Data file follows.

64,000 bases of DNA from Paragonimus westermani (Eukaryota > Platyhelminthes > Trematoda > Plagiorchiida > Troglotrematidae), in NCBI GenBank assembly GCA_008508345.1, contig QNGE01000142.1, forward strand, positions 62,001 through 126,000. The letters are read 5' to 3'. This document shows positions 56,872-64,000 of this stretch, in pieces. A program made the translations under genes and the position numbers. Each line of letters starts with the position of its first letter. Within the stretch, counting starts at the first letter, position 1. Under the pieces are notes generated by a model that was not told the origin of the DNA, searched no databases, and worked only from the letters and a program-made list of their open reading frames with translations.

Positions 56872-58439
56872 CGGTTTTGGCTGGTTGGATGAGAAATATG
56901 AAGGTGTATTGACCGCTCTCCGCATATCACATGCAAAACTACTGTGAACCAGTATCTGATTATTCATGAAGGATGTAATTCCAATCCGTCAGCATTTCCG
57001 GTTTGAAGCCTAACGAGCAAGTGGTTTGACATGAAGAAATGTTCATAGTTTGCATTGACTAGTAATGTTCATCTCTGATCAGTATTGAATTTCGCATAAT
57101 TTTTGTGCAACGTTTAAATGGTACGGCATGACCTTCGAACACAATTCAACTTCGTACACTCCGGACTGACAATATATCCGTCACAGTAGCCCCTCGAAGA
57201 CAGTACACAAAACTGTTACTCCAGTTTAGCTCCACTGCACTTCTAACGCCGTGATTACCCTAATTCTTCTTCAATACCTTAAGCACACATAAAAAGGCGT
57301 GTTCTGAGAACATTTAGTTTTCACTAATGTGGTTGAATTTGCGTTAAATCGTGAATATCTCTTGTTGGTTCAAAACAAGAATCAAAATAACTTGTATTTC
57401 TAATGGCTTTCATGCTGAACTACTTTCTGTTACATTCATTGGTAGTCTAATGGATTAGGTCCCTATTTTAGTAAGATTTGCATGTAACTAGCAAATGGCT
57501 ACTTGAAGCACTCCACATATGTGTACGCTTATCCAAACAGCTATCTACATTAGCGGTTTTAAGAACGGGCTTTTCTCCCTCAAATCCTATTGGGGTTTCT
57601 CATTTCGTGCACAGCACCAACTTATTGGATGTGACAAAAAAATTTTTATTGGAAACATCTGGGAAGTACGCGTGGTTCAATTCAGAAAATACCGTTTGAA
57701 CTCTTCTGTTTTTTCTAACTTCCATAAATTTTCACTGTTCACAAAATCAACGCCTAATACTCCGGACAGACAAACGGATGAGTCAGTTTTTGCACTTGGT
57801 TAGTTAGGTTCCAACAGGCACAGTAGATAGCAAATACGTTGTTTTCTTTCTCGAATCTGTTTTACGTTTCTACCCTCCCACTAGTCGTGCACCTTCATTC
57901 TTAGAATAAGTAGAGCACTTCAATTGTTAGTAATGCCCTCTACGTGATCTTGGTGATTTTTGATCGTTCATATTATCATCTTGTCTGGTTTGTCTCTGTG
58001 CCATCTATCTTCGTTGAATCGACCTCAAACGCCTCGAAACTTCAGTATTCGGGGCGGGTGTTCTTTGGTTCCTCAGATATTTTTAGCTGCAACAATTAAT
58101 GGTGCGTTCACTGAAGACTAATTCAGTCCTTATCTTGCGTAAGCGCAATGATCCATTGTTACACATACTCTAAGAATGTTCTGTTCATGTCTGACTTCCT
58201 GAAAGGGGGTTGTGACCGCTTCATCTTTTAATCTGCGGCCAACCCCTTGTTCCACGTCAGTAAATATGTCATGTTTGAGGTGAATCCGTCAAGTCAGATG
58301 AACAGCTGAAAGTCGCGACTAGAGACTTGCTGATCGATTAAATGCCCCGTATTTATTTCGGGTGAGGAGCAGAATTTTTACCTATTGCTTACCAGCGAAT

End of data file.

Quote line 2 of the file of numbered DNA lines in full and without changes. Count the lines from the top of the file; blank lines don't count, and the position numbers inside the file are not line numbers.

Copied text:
Positions 56872-58439